It’s great grilled, nice on crackers, but what do you really know about cheese? One Dallas businessman is helping those who find themselves puzzled.
Scardello Artisan Cheese in Oak Lawn offers a class that will make you an expert.
Owner Rich Rogers is your tour guide through taste.
“You’re sense of smell is the really big one because your tongue has five very basic flavors, sweet, salty, sour, bitter and a savory flavor the Japanese call umami. Everything else, your nose does all the work. It can pick up something like 10,000 taste memories and so you want to put the cheese right under your nose and give it a really good whiff,” Rogers instructed participants at one cheese tasting.
For $30 you get a full plate of cheese, some accompaniments, and two glasses of wine. Rogers answers your questions as he walks you through the nuances of cheese.
“So, the question is about milk and the difference in like the difference between the goat cheese versus a cow’s milk cheese versus a sheep’s milk cheese. Everything starts with the milk. When it comes to making cheese you could buy milk at the grocery store and make some cheese at home it’s just not going to be all that good. You gotta start with high quality milk. First of all, but the major differences between goat, cow and sheep have to do with fat content and protein content, the solids in the milk. But, flavor wise, the big differences are goat’s milk is going to typically have a little bit of tanginess to it. Cow’s milk is going to have more of a buttery lactic flavor and then sheep’s milk sometimes has more of a nutty and or gamey flavor,” said Rogers.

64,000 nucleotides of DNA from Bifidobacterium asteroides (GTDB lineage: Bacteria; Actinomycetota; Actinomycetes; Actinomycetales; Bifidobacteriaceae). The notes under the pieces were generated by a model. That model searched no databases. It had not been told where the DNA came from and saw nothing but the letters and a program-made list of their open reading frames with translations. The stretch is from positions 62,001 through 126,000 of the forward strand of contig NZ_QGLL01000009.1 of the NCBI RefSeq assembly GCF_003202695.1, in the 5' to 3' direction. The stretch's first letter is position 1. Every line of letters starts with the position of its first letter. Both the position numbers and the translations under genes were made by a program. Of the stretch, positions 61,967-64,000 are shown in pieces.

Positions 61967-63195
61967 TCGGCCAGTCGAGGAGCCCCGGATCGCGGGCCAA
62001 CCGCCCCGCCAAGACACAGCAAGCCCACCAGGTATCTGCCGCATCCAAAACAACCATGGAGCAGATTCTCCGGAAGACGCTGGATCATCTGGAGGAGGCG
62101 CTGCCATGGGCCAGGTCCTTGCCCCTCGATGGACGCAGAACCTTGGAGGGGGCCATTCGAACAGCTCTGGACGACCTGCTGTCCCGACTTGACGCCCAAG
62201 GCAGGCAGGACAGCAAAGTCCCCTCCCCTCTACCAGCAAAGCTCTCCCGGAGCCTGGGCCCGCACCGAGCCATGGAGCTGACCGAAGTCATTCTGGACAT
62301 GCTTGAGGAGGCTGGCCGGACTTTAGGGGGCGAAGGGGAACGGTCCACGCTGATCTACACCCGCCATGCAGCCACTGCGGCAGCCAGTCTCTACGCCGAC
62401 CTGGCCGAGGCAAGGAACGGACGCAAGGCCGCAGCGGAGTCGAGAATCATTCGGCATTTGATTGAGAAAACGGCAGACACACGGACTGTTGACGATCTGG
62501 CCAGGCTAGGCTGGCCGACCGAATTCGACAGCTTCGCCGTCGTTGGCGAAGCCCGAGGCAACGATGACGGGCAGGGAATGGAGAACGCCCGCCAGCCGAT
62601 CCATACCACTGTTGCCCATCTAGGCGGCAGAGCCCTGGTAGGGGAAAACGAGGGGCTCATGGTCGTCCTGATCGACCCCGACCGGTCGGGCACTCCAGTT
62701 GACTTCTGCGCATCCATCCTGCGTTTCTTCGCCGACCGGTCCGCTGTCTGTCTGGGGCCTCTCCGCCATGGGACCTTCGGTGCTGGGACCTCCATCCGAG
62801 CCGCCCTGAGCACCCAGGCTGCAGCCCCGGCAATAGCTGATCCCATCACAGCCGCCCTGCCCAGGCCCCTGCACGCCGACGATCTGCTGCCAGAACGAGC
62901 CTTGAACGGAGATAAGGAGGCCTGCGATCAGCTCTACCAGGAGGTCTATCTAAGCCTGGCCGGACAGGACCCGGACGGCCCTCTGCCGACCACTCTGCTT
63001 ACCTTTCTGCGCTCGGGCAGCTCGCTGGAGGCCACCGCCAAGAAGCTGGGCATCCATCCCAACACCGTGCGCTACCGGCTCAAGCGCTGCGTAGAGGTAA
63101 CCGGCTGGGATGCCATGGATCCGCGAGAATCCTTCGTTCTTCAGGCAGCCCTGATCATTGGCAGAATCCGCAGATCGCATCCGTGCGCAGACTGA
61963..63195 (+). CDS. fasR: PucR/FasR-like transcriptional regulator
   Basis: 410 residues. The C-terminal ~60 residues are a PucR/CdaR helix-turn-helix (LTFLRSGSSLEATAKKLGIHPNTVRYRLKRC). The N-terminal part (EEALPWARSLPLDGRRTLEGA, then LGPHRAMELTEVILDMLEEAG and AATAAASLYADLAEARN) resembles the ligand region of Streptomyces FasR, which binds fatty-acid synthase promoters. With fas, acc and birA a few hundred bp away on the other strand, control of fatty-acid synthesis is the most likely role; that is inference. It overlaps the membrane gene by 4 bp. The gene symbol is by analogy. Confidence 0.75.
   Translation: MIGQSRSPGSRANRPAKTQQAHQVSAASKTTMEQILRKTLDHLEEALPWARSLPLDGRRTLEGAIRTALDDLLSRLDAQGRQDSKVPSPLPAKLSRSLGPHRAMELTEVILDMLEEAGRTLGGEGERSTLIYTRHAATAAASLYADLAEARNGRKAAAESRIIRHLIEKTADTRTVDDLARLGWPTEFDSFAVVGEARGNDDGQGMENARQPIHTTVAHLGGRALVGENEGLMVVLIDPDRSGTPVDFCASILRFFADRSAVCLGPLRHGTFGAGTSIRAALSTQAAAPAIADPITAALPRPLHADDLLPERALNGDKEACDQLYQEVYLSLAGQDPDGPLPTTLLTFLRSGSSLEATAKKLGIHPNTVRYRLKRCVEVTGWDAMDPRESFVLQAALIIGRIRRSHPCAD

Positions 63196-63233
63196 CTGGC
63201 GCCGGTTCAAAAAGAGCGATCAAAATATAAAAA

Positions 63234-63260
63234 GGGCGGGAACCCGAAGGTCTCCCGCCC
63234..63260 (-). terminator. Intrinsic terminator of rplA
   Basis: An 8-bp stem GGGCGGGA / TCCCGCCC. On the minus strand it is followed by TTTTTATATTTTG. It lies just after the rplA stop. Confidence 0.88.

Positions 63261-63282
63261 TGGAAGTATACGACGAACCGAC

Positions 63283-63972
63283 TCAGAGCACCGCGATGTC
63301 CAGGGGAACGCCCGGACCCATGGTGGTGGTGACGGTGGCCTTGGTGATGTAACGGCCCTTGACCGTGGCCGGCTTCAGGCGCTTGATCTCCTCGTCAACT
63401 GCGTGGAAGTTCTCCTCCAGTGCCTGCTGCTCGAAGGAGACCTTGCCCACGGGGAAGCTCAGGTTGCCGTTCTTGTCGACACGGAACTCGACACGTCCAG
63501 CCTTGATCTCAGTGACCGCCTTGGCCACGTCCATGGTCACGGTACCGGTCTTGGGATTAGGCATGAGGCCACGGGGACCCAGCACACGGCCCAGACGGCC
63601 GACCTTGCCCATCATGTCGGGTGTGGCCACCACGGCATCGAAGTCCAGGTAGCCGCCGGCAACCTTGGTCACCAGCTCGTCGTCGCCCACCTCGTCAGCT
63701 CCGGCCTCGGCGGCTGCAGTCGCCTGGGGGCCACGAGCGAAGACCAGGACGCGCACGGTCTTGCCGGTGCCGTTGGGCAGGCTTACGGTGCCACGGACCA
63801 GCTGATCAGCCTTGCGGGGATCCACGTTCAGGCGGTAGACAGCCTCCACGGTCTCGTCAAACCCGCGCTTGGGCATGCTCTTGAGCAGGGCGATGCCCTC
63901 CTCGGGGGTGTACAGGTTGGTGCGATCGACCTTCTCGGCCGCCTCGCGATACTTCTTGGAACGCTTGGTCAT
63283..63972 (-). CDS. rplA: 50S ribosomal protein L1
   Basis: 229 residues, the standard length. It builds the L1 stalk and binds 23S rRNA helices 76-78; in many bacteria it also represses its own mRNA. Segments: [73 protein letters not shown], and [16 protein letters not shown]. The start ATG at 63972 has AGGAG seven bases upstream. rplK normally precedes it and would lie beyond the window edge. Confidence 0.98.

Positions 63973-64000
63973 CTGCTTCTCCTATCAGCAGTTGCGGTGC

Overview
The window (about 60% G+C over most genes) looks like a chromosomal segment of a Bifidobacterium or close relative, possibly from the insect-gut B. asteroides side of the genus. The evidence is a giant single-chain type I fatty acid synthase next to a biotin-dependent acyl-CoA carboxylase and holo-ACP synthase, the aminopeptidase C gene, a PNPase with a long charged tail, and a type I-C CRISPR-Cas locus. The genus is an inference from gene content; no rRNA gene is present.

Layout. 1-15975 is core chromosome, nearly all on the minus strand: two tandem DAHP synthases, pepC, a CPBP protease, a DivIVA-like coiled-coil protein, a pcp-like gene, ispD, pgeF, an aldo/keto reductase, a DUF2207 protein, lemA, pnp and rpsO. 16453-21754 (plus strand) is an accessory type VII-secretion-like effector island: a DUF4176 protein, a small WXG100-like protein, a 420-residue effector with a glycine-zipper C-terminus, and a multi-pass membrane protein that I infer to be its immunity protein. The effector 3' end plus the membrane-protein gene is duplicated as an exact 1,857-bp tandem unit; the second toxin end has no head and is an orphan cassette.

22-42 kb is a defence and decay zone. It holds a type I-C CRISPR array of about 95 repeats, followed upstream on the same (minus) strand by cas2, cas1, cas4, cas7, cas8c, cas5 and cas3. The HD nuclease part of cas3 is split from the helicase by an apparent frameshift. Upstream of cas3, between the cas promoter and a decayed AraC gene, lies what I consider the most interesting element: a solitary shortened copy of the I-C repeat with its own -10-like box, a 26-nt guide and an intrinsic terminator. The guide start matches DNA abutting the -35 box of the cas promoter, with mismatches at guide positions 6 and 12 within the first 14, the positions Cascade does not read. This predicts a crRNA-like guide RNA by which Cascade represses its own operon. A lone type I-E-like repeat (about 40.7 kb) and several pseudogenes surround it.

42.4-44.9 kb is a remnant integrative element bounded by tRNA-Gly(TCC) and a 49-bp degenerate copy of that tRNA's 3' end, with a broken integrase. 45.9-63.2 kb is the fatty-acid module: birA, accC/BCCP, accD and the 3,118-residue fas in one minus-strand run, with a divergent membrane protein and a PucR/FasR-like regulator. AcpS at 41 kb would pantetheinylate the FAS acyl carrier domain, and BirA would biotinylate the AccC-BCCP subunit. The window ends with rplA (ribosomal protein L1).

The class also teaches how to properly store your cheese. After purchase, Rogers says you should take it out of the plastic it came in and wrap it in cheese paper or parchment paper. Then you’ll want to store it in your crisper with your vegetables.
Rogers does not recommend putting it in the drawer most refrigerators have that is labeled for cheese. Rogers says there is more moisture in the crisper that will preserve your artisan purchase.
In addition, you’ll also learn how best to serve cheese.
“As far as serving cheese, what temperature do you want to serve it at? You want to serve it at room temperature and by that I mean European room temperature 70-75 degrees not Texas room temperature 110 or whatever the heck it is. So, why would you want to serve it warm like that. The reason is that cold mutes flavor,” said Rogers.
Ever wonder how to make cheddar? You’ll know after an evening with this cheese connoisseur. It’s one of the many lessons in addition to wine pairing and an education of other artisan cheeses that’ll make you an expert.
Scardello Artisan Cheese
3511 Oak Lawn Avenue